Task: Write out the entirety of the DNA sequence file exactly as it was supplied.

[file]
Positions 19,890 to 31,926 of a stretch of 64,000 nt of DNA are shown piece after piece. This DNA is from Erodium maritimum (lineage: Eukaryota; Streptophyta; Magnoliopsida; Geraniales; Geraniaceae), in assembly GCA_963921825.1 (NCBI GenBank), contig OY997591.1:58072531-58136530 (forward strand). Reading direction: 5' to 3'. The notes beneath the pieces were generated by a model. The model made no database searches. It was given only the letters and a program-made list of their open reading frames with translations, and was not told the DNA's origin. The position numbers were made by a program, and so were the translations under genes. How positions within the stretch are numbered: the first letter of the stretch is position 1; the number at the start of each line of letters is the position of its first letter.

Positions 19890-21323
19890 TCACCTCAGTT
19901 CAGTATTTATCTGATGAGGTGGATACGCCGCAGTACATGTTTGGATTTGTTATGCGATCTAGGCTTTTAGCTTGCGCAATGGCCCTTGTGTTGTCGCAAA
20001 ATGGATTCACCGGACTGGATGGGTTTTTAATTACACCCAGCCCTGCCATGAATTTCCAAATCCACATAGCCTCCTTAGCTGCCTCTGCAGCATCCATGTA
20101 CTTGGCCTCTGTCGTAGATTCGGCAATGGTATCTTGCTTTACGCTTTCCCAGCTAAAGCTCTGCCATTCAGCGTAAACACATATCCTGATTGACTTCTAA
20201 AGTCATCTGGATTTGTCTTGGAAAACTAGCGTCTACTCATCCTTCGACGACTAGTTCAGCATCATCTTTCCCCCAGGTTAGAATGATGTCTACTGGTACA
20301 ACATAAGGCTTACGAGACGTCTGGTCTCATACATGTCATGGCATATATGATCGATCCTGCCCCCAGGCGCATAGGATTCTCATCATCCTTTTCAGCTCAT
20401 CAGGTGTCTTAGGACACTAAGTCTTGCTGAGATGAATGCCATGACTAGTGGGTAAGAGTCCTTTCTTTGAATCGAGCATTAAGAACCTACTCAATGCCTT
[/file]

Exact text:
Positions 19,890 to 31,926 of a stretch of 64,000 nt of DNA are shown piece after piece. This DNA is from Erodium maritimum (lineage: Eukaryota; Streptophyta; Magnoliopsida; Geraniales; Geraniaceae), in assembly GCA_963921825.1 (NCBI GenBank), contig OY997591.1:58072531-58136530 (forward strand). Reading direction: 5' to 3'. The notes beneath the pieces were generated by a model. The model made no database searches. It was given only the letters and a program-made list of their open reading frames with translations, and was not told the DNA's origin. The position numbers were made by a program, and so were the translations under genes. How positions within the stretch are numbered: the first letter of the stretch is position 1; the number at the start of each line of letters is the position of its first letter.

Positions 19890-21323
19890 TCACCTCAGTT
19901 CAGTATTTATCTGATGAGGTGGATACGCCGCAGTACATGTTTGGATTTGTTATGCGATCTAGGCTTTTAGCTTGCGCAATGGCCCTTGTGTTGTCGCAAA
20001 ATGGATTCACCGGACTGGATGGGTTTTTAATTACACCCAGCCCTGCCATGAATTTCCAAATCCACATAGCCTCCTTAGCTGCCTCTGCAGCATCCATGTA
20101 CTTGGCCTCTGTCGTAGATTCGGCAATGGTATCTTGCTTTACGCTTTCCCAGCTAAAGCTCTGCCATTCAGCGTAAACACATATCCTGATTGACTTCTAA
20201 AGTCATCTGGATTTGTCTTGGAAAACTAGCGTCTACTCATCCTTCGACGACTAGTTCAGCATCATCTTTCCCCCAGGTTAGAATGATGTCTACTGGTACA
20301 ACATAAGGCTTACGAGACGTCTGGTCTCATACATGTCATGGCATATATGATCGATCCTGCCCCCAGGCGCATAGGATTCTCATCATCCTTTTCAGCTCAT
20401 CAGGTGTCTTAGGACACTAAGTCTTGCTGAGATGAATGCCATGACTAGTGGGTAAGAGTCCTTTCTTTGAATCGAGCATTAAGAACCTACTCAATGCCTT